Racial injustice is something you don't normally associate with the sport of golf, right? But as recently as the 1950s there were no known African-American golfers in the United States. Golf was the last professional sport that finally integrated all people, regardless of race.

William Miller's Night Golf is the tale of James, a young African-American boy who develops a love for golf. James finds a discarded, rusty golf club and begins his quest to excel at golf. Through constant practice at home, he discovers his talent and love for the game. But it quickly becomes apparent to James that being black means being a caddy, not a golfer. James finds work at a local golf course, where he can be close to the game. He finds he can't play the course because of the race rule whites only. He is soon befriended by Charlie, an older black gentleman who is a top caddy at the course. With Charlie's help, James rapidly improves his game but only at night. Cedric Lucas is the perfect illustrator for Miller's story. The pictures are lush and colorful, filled with the hopeful glow that rings in Miller's words. The message is an important one to all children: anything is possible, and you can achieve. The game of golf has always been inclusive by its nature. It's a sport that finally defies age, sex, and racial barriers.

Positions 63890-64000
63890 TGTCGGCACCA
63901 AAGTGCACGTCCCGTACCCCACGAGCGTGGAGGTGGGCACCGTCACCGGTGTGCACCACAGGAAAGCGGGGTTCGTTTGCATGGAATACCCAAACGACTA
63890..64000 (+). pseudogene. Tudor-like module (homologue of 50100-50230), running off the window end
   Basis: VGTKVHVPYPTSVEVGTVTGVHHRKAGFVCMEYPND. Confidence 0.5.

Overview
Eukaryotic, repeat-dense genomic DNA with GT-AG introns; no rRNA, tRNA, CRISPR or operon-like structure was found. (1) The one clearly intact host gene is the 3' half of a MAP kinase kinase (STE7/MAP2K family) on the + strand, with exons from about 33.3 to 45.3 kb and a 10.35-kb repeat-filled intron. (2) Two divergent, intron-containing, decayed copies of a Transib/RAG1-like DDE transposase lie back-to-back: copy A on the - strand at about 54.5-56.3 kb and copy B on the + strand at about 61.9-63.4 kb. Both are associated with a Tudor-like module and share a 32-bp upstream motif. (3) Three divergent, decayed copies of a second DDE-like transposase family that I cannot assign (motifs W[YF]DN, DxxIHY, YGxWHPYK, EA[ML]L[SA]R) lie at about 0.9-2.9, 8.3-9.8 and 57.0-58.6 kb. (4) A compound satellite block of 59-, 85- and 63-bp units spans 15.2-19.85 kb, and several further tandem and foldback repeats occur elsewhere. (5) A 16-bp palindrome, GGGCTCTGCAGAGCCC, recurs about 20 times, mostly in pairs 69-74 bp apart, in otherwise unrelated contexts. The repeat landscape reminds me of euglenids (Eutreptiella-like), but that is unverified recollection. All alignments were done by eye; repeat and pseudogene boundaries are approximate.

Kevin Zepper writes for several domestic and foreign publications.

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